Gibson-Park now feeling right at home after tough settling in spell
By the time Jamison Gibson-Park left the Hurricanes in 2016, he had worked his way up the pecking order and helped the New Zealand club win their first and only Super Rugby title.
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He wasn't quite able to dislodge TJ Perenara as the starting scrum-half, but that was no easy feat given how it is widely accepted that the 64-times capped All Black would have featured even more had he not been around at the same time as the outstanding Aaron Smith.
You can understand, then, why a fresh challenge appealed to Gibson-Park and, coming from a setup as prestigious as the Hurricanes, he arrived in Leinster with certain expectations on his shoulders.
Three years later, it is only now that he is feeling totally at home in the demanding environment.
Stuart Lancaster has been the main driving force in that regard as he forced Gibson-Park to find his voice by pushing him outside of his comfort zone.
The Kiwi is shy by nature, but in a club like Leinster there is no room for anyone to take a back seat.
Now 27, Gibson-Park has matured since leaving home and that he has been included in Ireland's training squad speaks volumes for how much he has improved.
Even with Kieran Marmion out injured, there are still five scrum-halves in the 45-strong group, including the man he is behind at Leinster, Luke McGrath.
Gibson-Park finds himself in an awkward position in that he offers so much from the bench and, as a result, is seen as an impact player in much the same vein as Sean Cronin has been with Ireland over the years.
He is one of the last players to qualify for his adopted nation based on World Rugby's three-year residency rule before it was extended to five.
Although Gibson-Park faces an uphill task to make the Six Nations squad, his first taste of the Ireland setup will drive him to showcase more of his personality, which Lancaster is continuing to push.
"He has always had the x-factor as a player, his ability to see a gap, he is very, very quick. He is very competitive, he has got a good core skill-base," Leinster's senior coach says of Gibson-Park.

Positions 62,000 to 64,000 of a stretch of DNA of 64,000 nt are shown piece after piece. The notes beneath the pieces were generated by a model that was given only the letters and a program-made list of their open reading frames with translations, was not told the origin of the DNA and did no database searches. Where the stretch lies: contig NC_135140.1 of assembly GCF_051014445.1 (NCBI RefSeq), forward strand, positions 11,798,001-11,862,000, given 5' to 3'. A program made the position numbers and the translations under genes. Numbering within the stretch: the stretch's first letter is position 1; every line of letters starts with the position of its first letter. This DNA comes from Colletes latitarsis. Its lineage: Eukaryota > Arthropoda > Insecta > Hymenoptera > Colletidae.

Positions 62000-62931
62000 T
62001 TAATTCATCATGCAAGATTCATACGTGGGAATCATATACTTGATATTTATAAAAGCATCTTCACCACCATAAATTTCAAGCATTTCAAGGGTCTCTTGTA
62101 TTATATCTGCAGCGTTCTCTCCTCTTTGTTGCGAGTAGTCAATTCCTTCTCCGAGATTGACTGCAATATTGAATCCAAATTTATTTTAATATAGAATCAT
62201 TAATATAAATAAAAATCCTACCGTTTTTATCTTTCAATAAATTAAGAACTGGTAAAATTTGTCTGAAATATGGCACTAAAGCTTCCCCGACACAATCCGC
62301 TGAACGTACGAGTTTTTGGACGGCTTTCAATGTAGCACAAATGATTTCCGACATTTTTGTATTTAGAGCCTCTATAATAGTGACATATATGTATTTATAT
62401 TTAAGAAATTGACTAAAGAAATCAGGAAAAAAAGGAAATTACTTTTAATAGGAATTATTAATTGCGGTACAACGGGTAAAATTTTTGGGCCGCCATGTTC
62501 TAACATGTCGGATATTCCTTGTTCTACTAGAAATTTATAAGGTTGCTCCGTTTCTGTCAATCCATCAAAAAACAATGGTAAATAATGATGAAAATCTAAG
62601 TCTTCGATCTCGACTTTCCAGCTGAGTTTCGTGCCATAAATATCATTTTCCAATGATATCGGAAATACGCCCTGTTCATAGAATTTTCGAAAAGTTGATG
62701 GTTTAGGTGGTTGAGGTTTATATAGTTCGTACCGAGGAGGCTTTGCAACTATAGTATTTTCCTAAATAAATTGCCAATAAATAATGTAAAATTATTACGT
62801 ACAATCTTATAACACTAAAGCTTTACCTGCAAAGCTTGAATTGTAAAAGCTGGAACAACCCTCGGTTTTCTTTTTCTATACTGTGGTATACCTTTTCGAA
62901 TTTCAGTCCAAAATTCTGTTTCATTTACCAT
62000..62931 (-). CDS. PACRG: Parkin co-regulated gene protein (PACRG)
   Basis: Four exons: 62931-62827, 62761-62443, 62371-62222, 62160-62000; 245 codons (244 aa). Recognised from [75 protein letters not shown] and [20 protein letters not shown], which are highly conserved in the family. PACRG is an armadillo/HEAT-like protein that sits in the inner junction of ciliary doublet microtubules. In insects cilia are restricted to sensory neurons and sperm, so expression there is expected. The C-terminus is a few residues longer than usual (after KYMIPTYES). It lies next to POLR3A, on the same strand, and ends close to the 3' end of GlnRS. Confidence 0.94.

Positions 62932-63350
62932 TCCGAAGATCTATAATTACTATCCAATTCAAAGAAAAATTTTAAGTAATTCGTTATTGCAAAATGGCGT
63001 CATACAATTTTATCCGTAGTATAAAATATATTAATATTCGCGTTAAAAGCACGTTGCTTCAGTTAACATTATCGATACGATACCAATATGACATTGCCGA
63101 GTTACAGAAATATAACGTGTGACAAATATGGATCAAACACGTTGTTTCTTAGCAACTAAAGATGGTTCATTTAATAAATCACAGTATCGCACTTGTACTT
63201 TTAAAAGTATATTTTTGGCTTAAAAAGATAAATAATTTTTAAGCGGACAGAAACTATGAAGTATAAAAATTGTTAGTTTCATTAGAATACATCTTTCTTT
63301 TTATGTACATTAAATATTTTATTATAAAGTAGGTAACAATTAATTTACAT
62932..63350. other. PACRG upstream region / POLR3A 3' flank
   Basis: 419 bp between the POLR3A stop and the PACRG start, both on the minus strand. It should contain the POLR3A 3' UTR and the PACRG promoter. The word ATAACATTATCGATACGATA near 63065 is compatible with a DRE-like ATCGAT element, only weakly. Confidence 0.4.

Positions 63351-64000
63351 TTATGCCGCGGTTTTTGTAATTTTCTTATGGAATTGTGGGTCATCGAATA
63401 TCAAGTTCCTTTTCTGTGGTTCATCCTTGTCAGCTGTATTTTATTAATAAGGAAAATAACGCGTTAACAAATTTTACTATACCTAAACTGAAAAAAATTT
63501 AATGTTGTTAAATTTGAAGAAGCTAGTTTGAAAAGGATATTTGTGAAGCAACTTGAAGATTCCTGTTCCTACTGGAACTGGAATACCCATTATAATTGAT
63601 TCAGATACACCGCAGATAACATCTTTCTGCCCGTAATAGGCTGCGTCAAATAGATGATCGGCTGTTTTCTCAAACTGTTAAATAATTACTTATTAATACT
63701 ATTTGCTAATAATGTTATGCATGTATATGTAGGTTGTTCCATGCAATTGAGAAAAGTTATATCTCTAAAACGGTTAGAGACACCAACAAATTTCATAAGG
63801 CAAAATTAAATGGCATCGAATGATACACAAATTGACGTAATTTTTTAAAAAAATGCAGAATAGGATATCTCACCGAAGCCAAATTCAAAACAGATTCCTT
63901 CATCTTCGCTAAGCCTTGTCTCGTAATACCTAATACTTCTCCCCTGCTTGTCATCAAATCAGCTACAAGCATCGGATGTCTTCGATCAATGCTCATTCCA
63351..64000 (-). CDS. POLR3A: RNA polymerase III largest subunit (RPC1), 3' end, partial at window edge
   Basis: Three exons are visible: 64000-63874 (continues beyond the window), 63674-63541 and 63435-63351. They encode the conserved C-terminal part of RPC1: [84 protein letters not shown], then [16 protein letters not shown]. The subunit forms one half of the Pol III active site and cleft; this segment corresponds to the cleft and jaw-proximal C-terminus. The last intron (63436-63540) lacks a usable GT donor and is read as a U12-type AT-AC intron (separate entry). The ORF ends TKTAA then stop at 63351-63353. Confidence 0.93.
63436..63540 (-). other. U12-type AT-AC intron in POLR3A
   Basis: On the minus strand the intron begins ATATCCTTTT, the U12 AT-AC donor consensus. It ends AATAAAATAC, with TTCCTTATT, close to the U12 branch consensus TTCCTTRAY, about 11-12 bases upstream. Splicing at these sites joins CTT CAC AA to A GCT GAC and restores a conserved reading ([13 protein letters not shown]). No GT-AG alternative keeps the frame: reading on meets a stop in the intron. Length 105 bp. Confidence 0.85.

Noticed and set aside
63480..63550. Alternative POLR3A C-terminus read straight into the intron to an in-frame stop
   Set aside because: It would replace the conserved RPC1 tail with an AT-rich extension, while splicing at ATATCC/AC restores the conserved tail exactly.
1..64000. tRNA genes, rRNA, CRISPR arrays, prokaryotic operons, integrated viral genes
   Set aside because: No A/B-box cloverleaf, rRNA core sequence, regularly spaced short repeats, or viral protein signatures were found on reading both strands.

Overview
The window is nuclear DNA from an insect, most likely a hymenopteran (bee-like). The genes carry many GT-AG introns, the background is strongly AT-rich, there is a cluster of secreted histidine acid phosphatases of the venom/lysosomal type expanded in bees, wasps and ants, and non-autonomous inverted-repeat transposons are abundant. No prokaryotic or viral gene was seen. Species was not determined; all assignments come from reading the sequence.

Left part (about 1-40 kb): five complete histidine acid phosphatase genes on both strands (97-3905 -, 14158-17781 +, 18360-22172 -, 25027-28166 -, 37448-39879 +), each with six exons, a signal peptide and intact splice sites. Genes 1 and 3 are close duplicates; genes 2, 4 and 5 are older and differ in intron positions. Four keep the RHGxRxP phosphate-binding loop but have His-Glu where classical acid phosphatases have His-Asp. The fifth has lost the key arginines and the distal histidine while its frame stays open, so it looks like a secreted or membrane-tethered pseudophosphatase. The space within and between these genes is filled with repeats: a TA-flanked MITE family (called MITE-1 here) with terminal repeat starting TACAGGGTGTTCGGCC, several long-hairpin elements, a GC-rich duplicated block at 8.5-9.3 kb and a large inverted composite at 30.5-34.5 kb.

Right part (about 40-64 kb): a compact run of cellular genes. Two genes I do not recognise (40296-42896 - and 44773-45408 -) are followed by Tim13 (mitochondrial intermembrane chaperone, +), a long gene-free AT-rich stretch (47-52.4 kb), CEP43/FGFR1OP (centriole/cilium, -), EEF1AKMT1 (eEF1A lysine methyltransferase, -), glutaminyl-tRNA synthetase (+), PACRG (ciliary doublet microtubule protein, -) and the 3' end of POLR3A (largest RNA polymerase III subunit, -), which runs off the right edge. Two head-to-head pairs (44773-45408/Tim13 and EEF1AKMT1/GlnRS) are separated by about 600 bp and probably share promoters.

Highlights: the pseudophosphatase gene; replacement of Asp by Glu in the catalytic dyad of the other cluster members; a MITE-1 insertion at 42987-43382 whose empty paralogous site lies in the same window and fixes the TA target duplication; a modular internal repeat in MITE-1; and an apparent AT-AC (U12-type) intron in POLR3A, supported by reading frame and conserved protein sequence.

"But what I think has really grown is the confidence within himself.
"The first year or so, he was quiet naturally. It took him a while to really understand that a top-class scrum-half needs to have a personality and be the captain of the team really in terms of driving everything.
"I think he has really grown that. It's fine doing that in a Leinster environment where he knows everyone. Internationally, it's different.
"If he was given the opportunity, that's what I'd like to see from him - that same personality that has grown here and exists in this environment."
Having played eight times for the Maori All Blacks - which doesn't stop him from representing Ireland - Gibson-Park got a brief glimpse of what that next level is like.
Reflecting on his time in New Zealand, one wonders if his quiet nature played a role in holding him back from pushing on to higher honours.
"I don't know if it was a problem but it was just that I was naturally pretty quiet," Gibson-Park admits.
"So, Stu was probably the main reason why - he kind of got on my back and said, 'Look, you need to do a bit more here'. He's been awesome for that and I'm very grateful because otherwise I probably would have stayed the same quiet self.
"He does personality profiles of everyone so he gets a pretty good scope of how you should be communicated with. He's worked very hard over the years to get more out of guys and it's certainly working.
"There's still room for improvement, though, because there's other parts of your game that you have to be just as good at. It's coming along a good bit over the last few years and long may that continue."